The Rogue Project area hosts multiple intrusions similar to Valley along with widespread gold anomalism in stream sediment, soil and rock samples. Elsewhere, RIRGS deposits are known to occur in clusters. The Rogue Project is thus considered by the Company to have district-scale potential for additional reduced intrusion-related gold systems.
ABOUT SNOWLINE GOLD CORP.
Snowline Gold Corp. is a Yukon Territory focused gold exploration company with an eight-project portfolio covering >333,000 ha. The Company is exploring its flagship >94,000 ha Rogue gold project in the highly prospective yet underexplored Selwyn Basin. Snowline’s project portfolio sits within the prolific Tintina Gold Province, host to multiple million-ounce-plus gold mines and deposits including Kinross’s Fort Knox Mine, Newmont’s Coffee deposit, and Victoria Gold’s Eagle Mine. The Company’s first-mover land position and extensive database provide a unique opportunity for investors to be part of multiple discoveries and the creation of a new gold district.
Figure 5 – Project location map for Snowline Gold’s eastern Selwyn Basin properties: Rogue, Einarson, Ursa, Cynthia and Olympus. The Valley target is one of several prospective reduced intrusion-related gold targets on the broader 30 x 60 km Rogue Project.
Information in this release has been prepared under supervision of and approved by Thomas K. Branson, M.Sc., P. Geo., VP Exploration of Snowline Gold Corp, as Qualified Person for the purposes of National Instrument 43-101.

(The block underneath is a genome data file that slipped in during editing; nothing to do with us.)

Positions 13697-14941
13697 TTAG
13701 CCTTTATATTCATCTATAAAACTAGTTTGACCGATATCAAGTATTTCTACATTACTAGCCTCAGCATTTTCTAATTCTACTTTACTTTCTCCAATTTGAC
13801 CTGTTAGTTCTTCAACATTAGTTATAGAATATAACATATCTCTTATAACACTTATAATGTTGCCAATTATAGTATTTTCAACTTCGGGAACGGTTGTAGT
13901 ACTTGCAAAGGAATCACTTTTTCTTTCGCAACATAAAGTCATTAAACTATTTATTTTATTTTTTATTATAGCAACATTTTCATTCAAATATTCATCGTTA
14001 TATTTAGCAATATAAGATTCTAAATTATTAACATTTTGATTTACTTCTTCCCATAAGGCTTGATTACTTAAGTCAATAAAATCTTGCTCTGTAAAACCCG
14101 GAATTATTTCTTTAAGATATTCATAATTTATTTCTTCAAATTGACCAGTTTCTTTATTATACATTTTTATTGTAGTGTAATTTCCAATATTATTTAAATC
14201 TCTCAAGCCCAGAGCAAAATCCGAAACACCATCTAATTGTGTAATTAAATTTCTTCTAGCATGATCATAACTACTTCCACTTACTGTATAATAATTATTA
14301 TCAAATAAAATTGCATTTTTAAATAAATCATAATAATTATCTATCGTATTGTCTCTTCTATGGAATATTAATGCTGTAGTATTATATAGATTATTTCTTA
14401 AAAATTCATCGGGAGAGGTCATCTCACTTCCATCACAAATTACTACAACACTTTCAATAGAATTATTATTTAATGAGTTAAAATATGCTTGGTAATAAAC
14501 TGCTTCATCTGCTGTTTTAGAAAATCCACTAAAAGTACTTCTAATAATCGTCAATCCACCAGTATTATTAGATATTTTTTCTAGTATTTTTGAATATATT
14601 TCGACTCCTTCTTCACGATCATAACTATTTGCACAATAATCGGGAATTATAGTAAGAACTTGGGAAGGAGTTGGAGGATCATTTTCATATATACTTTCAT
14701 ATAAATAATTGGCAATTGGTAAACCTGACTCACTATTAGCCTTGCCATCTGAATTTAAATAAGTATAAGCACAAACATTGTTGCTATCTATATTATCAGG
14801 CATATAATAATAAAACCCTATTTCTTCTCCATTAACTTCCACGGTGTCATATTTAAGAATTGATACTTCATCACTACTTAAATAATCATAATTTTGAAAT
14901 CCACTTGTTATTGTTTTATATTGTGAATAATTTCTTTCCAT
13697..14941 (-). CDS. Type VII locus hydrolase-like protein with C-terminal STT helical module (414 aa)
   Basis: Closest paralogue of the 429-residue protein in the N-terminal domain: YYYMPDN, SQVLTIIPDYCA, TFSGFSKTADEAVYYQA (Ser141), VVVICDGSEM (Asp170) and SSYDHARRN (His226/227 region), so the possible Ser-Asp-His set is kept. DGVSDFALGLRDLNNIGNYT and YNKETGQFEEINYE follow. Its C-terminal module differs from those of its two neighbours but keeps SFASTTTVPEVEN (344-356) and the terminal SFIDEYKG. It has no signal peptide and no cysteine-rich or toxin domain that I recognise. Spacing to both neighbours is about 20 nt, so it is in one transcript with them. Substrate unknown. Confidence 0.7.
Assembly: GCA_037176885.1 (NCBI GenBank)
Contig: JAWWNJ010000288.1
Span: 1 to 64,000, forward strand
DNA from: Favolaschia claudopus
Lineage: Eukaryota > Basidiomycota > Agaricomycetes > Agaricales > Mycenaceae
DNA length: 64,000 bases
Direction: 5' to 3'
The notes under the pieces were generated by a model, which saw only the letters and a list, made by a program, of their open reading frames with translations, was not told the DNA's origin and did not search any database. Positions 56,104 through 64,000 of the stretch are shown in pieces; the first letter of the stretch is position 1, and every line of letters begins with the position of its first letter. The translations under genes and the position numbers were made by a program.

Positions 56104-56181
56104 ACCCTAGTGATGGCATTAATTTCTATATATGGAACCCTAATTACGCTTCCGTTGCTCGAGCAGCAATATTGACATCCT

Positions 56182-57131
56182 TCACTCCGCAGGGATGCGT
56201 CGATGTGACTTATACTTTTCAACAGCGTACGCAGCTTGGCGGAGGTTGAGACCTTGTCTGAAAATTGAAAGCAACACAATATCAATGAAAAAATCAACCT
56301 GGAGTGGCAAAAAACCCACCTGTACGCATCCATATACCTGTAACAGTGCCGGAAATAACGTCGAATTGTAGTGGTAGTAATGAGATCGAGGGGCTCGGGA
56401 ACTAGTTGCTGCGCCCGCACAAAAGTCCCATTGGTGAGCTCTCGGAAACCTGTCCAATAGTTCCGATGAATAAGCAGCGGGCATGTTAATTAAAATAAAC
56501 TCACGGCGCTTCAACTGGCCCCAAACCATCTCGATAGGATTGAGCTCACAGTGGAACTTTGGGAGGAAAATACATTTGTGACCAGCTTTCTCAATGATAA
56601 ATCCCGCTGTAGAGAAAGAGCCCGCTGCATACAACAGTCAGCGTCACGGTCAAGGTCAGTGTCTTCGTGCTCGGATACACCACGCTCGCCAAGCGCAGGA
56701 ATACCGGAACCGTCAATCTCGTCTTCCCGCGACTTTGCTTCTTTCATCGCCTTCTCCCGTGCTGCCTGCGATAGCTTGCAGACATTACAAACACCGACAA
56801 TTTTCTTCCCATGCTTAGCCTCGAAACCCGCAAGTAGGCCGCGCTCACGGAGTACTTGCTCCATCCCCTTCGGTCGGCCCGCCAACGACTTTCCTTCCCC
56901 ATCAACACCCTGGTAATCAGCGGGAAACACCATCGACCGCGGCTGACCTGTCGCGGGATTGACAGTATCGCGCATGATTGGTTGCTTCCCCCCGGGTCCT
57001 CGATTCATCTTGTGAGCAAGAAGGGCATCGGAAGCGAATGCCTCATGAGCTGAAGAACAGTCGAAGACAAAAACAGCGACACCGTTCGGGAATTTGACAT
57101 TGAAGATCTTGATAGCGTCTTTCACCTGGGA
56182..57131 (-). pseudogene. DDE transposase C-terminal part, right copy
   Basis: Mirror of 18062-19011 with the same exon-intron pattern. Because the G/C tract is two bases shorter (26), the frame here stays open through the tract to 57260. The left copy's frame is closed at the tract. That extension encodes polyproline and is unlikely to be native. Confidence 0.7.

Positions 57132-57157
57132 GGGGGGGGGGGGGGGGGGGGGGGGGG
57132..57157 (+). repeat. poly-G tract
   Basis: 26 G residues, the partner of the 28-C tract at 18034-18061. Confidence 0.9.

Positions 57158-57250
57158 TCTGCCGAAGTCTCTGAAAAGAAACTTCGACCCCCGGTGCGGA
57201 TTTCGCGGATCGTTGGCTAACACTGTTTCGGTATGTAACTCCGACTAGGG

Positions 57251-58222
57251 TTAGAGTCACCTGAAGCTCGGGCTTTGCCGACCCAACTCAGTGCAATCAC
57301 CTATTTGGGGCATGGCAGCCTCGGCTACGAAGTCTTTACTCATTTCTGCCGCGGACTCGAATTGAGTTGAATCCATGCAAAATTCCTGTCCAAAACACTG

ON BEHALF OF THE BOARD
CEO & Director
For further information, please contact:
Snowline Gold Corp.
+1 778 650 5485
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CAUTIONARY NOTE REGARDING FORWARD-LOOKING STATEMENTS
This news release contains certain forward-looking statements, including statements regarding the significance of analytical results, cost-effective production of gold, the discovery potential within the Valley intrusion, the potential for investors to participate in multiple future discoveries, the Rogue project having district-scale prospectivity, the creation of a new gold district and the Company’s future plans and intentions. Wherever possible, words such as “may”, “will”, “should”, “could”, “expect”, “plan”, “intend”, “anticipate”, “believe”, “estimate”, “predict” or “potential” or the negative or other variations of these words, or similar words or phrases, have been used to identify these forward-looking statements. These statements reflect management’s current beliefs and are based on information currently available to management as at the date hereof.
Forward-looking statements involve significant risk, uncertainties and assumptions. Many factors could cause actual results, performance or achievements to differ materially from the results discussed or implied in the forward-looking statements. Such factors include, among other things: risks related to uncertainties inherent in drill results and the estimation of mineral resources; and risks associated with executing the Company’s plans and intentions. These factors should be considered carefully, and readers should not place undue reliance on the forward-looking statements. Although the forward-looking statements contained in this news release are based upon what management believes to be reasonable assumptions, the Company cannot assure readers that actual results will be consistent with these forward-looking statements. These forward-looking statements are made as of the date of this news release, and the Company assumes no obligation to update or revise them to reflect new events or circumstances, except as required by law.